I see, seem like F-16/79 can make better interceptor than F-16 ( higher altitude, speed)
would F-16/79 cruise at higher altitude than normal F-16? ( since the engine is more optimize for high altitude, and lower air density reduce fuel consumption)



If both airframes are "clean" (no external stores), yes.

Hang stores on them and the turbofan wins again.
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eloise

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Unread post31 Dec 2015, 23:23

vilters wrote:

If both airframes are "clean" (no external stores), yes.

Hang stores on them and the turbofan wins again.

Not at high speed and high altitude since F100 ,F110 engine lose significant amount of thrust at high altitude, speed , up to a point then the thrust of turbofan engine is significant smaller than thrust of turbojet one
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alfakilo

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Unread post31 Dec 2015, 23:35

basher54321 wrote:One book I have states the T tail was chosen for best control & stability and low drag for it intended flight envelope

Apparently the pitch up is caused by turbulent air from the wing & Fuselage that causes the T Tail to lose control authority at a certain AOA. (>15 degrees?)


Or to say it a different way...above a certain AOA, the wing downwash and airflow vortices stream up and then down on to the top of the horizontal stabilizer, thereby pushing the tail down and the nose up.

The "shaker" and "kicker" systems did a pretty good job of giving an advance warning to the pilot that this AOA was being reached...however, both could be activated by the rate of AOA build up caused by a rapid application of back stick...the AOA in this case would increase so rapidly that the shaker would be followed quickly by the kicker, too fast for the pilot to react. The result was a "rate kicker". For example, coming in to the break for landing with the flaps up and a relatively slow speed (say, 300KIAS)...if the pilot rolled into the break and then pulled back on the pole aggressively, he was often in for an exciting ride as the kicker would repeatedly fire until the pilot unloaded the stick. For this reason, we used maneuver flaps and a faster speed when pitching out in the break.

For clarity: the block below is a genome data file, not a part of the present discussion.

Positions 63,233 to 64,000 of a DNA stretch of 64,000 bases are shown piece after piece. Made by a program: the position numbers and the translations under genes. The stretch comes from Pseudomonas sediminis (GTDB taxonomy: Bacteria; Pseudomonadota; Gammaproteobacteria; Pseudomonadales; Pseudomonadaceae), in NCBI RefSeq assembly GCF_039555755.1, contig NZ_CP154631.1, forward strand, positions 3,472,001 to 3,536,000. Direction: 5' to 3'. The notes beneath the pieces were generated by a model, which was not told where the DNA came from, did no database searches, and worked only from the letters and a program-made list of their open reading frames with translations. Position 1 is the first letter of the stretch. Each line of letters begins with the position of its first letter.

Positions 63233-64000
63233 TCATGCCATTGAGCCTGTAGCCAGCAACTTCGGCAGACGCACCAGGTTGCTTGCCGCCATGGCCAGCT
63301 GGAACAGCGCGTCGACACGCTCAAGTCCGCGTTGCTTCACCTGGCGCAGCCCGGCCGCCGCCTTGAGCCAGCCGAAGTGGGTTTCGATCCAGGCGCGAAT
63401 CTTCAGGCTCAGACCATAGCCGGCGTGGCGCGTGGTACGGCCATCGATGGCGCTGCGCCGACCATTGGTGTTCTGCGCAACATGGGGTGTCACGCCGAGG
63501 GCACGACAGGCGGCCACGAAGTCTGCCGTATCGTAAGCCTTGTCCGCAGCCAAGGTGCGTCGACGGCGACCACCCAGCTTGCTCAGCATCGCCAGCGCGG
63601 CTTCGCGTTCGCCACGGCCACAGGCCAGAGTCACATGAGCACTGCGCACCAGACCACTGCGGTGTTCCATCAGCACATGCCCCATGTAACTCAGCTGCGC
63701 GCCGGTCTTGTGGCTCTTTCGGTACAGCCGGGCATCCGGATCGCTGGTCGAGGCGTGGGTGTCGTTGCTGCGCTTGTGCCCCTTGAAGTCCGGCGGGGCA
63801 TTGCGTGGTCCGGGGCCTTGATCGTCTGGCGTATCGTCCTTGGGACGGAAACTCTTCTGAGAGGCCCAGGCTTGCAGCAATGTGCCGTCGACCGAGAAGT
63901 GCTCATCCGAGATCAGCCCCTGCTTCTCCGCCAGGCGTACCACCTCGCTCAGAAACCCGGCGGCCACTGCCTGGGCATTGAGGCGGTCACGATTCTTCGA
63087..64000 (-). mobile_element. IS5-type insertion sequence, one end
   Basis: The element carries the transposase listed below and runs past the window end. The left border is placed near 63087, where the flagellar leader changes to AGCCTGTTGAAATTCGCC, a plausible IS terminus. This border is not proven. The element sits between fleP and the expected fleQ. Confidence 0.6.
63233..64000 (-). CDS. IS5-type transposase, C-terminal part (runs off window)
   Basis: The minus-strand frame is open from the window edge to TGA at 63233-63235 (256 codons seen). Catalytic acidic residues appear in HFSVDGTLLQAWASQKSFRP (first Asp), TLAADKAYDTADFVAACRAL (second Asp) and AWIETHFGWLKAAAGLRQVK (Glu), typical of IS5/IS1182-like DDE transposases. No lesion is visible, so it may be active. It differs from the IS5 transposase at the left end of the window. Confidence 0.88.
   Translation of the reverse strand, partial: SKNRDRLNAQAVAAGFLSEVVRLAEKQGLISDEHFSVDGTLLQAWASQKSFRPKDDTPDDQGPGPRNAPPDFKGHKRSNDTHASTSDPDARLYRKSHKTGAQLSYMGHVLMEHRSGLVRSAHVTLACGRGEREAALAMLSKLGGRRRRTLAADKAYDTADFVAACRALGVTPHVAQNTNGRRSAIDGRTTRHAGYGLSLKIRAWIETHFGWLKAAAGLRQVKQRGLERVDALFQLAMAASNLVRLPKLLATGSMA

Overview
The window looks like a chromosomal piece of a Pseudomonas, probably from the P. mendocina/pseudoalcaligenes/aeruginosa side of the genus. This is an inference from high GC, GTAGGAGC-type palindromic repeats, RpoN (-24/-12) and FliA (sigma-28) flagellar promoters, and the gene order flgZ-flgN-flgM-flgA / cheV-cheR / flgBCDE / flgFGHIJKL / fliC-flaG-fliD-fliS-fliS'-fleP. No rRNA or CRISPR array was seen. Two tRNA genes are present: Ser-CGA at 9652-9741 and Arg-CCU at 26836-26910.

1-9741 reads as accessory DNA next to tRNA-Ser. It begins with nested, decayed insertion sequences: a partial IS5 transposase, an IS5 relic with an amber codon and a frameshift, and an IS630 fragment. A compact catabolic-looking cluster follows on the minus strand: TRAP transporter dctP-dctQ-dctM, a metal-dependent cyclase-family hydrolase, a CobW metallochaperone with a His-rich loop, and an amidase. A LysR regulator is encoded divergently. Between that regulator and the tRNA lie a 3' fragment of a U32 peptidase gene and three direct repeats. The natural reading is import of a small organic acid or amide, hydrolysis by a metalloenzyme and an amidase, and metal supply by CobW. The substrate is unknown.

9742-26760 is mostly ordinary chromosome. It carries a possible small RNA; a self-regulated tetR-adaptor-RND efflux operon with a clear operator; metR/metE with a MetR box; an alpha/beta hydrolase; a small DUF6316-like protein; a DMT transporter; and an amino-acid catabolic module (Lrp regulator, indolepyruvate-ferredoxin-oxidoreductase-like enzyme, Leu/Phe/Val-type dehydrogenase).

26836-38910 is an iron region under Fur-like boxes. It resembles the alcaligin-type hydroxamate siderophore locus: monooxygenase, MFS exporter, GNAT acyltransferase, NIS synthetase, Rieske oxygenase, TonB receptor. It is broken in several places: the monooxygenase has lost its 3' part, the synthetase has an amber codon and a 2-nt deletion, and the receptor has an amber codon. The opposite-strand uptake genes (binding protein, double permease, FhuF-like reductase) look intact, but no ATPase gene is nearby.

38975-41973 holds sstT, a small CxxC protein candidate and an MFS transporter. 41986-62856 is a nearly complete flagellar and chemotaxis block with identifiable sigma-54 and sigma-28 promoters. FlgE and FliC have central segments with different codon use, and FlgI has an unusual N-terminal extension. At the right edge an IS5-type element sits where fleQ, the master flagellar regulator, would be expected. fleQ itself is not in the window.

We sometimes saw rate kickers on the pull out from a low angle strafe pass...this could get really exciting because of the descending flight path and low altitude.

Could a FBW mod have minimized this? I don't know.
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madrat

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Unread post01 Jan 2016, 01:49

The V tail would have extended control surfaces into smoother airflow. An all moving tail either side of the exhaust, like on F-16 would have been far superior. Adding FBW was already an expensive undertaking, probably more expensive than offering better control surfaces. By the time you changed anything, including the cramped internal space to add FBW, you essentially may be cheaper building new airframes. May as well eliminate the original sin at that point, too.